A casual fruit pie is our favorite kind of dessert. This one uses strawberries, but you could swap in sliced pears, peaches, plums, or apricots if you prefer.Newsletter Sign Up
Wash your hands with soap and water, then gather all your equipment and ingredients and put them on a counter.
- To make the dough: Put the all-purpose flour, ½ cup whole-wheat flour, salt, and butter in the bowl and massage them together with your clean fingers until the mixture looks like little round lumps. Be patient and gentle; it will take a little while to get the hang of it.
- Add the water, 1 tablespoon at a time, and massage again after each addition. Once the mixture forms a dough, shape into a ball. Flatten the ball into a large disc, cover with plastic wrap, and refrigerate for at least 1 hour and up to overnight.
- Turn the oven on and set the heat to 400 degrees.
- To make the filling: Put the strawberries, flour, and maple syrup in the bowl and mix well.
- To assemble the tart: Take the disc out of the refrigerator and put it on a baking sheet. Using the rolling pin, roll the dough into a 15-inch circle (it doesn’t have to be exact). If the dough sticks to the rolling pin, sprinkle both with a little extra flour.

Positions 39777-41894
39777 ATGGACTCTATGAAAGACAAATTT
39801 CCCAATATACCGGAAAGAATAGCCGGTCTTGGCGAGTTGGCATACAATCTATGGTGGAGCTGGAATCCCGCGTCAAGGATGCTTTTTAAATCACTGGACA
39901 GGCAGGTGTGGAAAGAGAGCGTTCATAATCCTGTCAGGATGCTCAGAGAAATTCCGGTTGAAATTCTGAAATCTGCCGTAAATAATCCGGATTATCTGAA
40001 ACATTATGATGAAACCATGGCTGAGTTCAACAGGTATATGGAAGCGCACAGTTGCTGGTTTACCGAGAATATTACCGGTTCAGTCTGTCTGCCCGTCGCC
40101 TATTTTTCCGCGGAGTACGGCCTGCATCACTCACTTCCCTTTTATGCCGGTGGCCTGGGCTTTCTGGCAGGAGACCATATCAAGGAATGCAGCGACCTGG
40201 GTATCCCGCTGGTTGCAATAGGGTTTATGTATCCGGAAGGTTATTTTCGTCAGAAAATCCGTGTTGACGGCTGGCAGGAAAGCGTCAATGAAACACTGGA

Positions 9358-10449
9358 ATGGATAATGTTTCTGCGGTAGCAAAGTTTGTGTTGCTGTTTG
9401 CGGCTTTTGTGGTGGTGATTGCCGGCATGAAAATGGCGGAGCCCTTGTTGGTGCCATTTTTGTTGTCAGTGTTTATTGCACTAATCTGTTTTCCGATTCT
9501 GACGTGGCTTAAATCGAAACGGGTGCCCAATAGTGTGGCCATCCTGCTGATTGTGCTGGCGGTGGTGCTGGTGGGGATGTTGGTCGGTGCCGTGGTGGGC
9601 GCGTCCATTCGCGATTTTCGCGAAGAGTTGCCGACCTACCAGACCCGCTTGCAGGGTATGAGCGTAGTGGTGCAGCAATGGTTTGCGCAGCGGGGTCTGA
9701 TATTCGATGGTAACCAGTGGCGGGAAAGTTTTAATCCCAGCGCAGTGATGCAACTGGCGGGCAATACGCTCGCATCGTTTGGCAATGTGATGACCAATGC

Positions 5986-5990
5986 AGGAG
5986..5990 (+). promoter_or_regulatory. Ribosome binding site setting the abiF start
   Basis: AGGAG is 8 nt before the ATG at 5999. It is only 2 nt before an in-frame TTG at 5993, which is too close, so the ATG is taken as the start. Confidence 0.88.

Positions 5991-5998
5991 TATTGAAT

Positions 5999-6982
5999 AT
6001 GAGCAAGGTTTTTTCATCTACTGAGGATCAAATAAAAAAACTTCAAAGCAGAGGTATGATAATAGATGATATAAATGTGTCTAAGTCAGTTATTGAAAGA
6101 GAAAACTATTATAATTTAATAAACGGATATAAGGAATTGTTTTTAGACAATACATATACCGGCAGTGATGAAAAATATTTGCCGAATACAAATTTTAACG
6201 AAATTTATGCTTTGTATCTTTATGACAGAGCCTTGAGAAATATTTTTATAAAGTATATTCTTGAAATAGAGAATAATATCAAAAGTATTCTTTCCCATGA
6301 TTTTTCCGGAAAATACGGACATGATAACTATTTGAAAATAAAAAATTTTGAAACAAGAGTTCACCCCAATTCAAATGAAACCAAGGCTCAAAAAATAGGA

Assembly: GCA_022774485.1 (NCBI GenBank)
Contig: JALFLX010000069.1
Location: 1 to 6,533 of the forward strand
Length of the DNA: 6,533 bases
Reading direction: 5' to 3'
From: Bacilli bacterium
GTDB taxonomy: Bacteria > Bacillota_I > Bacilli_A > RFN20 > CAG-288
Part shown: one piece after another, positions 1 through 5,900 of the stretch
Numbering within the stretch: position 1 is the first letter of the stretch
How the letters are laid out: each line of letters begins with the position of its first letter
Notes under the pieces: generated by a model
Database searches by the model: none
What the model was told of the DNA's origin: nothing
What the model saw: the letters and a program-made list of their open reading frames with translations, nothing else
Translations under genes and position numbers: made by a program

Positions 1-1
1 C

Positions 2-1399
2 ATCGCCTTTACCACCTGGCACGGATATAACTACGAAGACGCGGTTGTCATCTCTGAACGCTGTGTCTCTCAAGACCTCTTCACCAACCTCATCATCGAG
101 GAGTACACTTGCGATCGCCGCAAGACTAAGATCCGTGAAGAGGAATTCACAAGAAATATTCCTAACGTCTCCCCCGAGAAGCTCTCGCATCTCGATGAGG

- Sprinkle the remaining 1 1/2 tablespoons flour in the center, leaving a 2-inch border all around (this means: don’t sprinkle the flour on the outermost 2 inches).
- Spread the strawberry mixture in the center of the dough, arranging the slices so they overlap some.
- Fold up the dough border to partially cover the strawberries and pinch and seal the corners where possible.
- Carefully put the baking sheet in the oven and bake until the crust is lightly browned and the fruit is bubbling, 35–50 minutes. Set aside to cool a bit and serve warm or at room temperature.
How to hull a strawberry
When you picture a classic strawberry, you picture it with its little cap of green! But you don’t want to eat the green part. Removing the leafy top, stem, and hard little core just below the stem is called “hulling,” and it leaves you with just the juicy, delicious fruit. It’s not hard to do, and if you’re using strawberries in a recipe, you’ll need to (since biting the tops
off isn’t an option). There are a couple of different ways to hull a strawberry:
- Use your fingers. Pull the leafy stem off, twisting as you do to remove as much of the core as possible. If you need to, use your fingertips to remove the last bit.
- Pull the top off, then remove the core with the tip of a teaspoon. Dig it into the strawberry about 1/2 inch deep, then turn it to twist out the core.
- Use a drinking straw.Push the straw up through the bottom of the strawberry to poke out the top, stem, and core all at once.